Studies have shown that drinking coffee can have tremendous effects on your cognitive health. Possibly one of the most astounding finds on the effects of coffee on the brain come from studies published in both the Journal of Neuroscience and The Journal of Alzheimer’s Disease.
The study published in the Journal of Neuroscience was titled ‘Caffeine protects Alzheimer’s mice against cognitive impairment and reduces brain beta-amyloid production’, took place at the Byrd Alzheimer’s Institute in Florida, and was published in 2006. During the study, mice affected with Alzheimer’s were given caffeine in their drinking water, then they were studied for 6 weeks. These mice showed improvement in their memories, and appeared to have about the same cognitive function as the control group of mice that were not affected with Alzheimer’s.
People that are affected with Alzheimer’s have high levels of beta-amyloid proteins in their brains; the mice in the study also has high levels of these proteins. During the study it was shown that the caffeine reduced the levels of the proteins in the brain, leading to speculation that caffeine and coffee consumption could help people that have Alzheimer’s.
A more recent study was published June 28, 2012 in the Journal of Alzheimer’s Disease. This study suggests that there is an unidentified ingredient in coffee that has a reaction with the caffeine in the beverage, resulting in protection and possibly partial reversal of Alzheimer’s. The study took place at the University of South Florida and mice were used in this study as well.
The mice in this study were specifically bred to have symptoms that mimicked those of Alzheimer’s. The study set out to study the effects of coffee on Alzheimer’s, and found that there is a protection against Alzheimer’s that coffee can provide in a way that no other caffeine-containing beverage can. Previous studies and surveys had shown that people in middle and older ages that consumed at least one cup of coffee a day were less likely to have Alzheimer’s.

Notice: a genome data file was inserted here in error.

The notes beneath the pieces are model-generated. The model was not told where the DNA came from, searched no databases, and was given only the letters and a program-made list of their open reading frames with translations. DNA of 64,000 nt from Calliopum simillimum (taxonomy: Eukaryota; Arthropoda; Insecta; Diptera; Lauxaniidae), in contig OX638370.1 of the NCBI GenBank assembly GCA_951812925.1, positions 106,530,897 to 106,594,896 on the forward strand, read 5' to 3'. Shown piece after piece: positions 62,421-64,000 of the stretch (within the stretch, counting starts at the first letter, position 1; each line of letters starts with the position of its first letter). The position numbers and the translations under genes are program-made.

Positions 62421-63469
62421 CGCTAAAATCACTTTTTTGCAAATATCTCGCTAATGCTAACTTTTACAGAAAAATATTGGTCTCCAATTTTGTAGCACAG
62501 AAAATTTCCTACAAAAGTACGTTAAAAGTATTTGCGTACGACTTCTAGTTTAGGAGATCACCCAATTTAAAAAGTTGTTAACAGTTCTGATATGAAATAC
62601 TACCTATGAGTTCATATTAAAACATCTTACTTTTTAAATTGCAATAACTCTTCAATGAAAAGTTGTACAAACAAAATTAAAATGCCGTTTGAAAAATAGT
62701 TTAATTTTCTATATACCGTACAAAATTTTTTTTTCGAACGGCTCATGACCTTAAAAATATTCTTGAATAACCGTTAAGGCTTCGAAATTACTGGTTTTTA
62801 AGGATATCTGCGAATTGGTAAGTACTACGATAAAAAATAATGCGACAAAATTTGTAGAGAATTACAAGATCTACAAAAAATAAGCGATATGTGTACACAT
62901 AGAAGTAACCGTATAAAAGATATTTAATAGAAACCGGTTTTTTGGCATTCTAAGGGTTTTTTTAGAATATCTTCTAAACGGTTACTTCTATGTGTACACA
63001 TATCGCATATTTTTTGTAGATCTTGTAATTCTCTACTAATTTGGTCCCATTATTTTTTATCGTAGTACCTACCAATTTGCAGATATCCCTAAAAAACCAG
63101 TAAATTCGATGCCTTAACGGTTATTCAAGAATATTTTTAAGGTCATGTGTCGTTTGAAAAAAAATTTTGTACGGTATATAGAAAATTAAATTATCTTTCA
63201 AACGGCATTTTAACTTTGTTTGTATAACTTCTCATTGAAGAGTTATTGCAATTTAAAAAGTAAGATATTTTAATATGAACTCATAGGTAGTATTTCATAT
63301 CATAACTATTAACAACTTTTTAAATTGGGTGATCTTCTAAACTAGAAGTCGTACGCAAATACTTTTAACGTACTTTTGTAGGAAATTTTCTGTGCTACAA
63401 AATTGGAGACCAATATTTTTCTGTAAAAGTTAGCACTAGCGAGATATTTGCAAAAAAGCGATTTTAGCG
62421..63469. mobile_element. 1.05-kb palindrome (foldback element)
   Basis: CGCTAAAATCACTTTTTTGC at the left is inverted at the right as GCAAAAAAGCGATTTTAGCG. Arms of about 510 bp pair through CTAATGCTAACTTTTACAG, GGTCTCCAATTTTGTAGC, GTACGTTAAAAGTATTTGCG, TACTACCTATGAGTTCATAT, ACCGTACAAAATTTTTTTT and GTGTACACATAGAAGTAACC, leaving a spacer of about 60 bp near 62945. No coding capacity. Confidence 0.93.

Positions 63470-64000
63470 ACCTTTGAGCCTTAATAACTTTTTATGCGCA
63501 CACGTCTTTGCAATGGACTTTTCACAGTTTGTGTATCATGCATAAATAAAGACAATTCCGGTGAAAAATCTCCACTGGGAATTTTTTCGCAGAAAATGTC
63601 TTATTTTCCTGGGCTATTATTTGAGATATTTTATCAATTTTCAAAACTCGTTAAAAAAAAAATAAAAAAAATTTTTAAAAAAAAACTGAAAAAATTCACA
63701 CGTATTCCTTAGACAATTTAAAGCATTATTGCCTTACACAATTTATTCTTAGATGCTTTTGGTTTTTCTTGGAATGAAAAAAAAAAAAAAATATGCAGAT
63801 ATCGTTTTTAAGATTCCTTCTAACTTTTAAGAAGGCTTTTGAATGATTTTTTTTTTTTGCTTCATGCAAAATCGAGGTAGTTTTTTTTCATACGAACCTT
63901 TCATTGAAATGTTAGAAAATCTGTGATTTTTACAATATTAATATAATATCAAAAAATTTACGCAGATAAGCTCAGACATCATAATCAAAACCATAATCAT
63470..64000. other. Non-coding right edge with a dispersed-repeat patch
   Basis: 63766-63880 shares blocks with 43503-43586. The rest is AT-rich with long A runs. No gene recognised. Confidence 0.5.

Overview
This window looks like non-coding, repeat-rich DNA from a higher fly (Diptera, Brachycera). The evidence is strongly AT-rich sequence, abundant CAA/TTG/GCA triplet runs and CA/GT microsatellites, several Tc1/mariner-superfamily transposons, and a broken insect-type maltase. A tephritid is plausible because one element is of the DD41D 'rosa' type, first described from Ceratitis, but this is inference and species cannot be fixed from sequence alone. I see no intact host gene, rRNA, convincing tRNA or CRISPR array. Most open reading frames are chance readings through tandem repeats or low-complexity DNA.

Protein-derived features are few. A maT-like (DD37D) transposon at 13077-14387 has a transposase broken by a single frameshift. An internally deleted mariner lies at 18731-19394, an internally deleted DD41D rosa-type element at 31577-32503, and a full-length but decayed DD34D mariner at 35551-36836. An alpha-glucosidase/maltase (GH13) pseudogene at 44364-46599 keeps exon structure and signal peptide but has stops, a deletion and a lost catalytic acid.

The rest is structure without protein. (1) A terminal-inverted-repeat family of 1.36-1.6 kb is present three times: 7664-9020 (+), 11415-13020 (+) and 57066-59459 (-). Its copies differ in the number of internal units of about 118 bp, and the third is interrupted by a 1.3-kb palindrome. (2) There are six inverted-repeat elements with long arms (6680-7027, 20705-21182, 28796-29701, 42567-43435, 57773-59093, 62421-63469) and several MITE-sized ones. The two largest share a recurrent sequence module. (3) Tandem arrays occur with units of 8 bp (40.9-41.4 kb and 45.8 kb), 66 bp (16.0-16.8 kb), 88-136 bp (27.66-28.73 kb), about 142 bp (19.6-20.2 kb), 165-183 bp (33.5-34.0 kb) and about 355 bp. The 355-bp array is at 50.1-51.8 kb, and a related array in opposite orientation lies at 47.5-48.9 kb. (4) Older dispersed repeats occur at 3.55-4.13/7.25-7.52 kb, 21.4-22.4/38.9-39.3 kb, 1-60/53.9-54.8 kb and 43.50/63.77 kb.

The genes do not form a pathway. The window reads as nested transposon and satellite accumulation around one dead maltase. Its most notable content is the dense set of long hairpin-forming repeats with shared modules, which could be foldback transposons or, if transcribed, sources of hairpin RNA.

Researchers believe the key is that an ingredient in coffee/caffeine works to reduce the production of the beta amyloid proteins that are believed to be the aggregator for Alzheimer’s, but they still haven’t nailed down that essential ingredient.
This newer study also releases the results of the University of South Florida and University of Miami’s joint study of 124 different people that were between the ages of 65 and 88. These people were studied from 4-8 years. The study showed that those that had a higher daily caffeine consumption than the others were not as likely to progress to or to develop dementia or Alzheimer’s.
In the study on the mice, it was shown that caffeinated coffee leads to an increase in the blood of GCSF, or granulocyte colony stimulating factor. This find is important because GCSF is found to be greatly diminished in the blood of patients that suffer from Alzheimer’s. In the study GCSF was shown to help improve the memory of the mice affected with Alzheimer’s. When the study was released, clinical trials were ongoing at University of South Florida to study the effects of GCSF as a treatment for patients with mild cognitive impairment in helping to prevent full on Alzheimer’s.
As of the release of the study it isn’t known why or how caffeinated coffee leads to an increase of GCSF levels in the blood. Researchers are looking to figure out why this happens and how, and exactly how beneficial it is or can be for patients with Alzheimers of all stages.
It still is not too clear how or why coffee can impact the effects of Alzheimer’s, but it is exciting for researchers since there is no definite cure for Alzheimers yet.
Besides the cognitive benefits from coffee, there are other ways it can be great for your health. Coffee has also been shown to reduce your risk of developing type 2 diabetes, committing suicide, and developing liver cancer.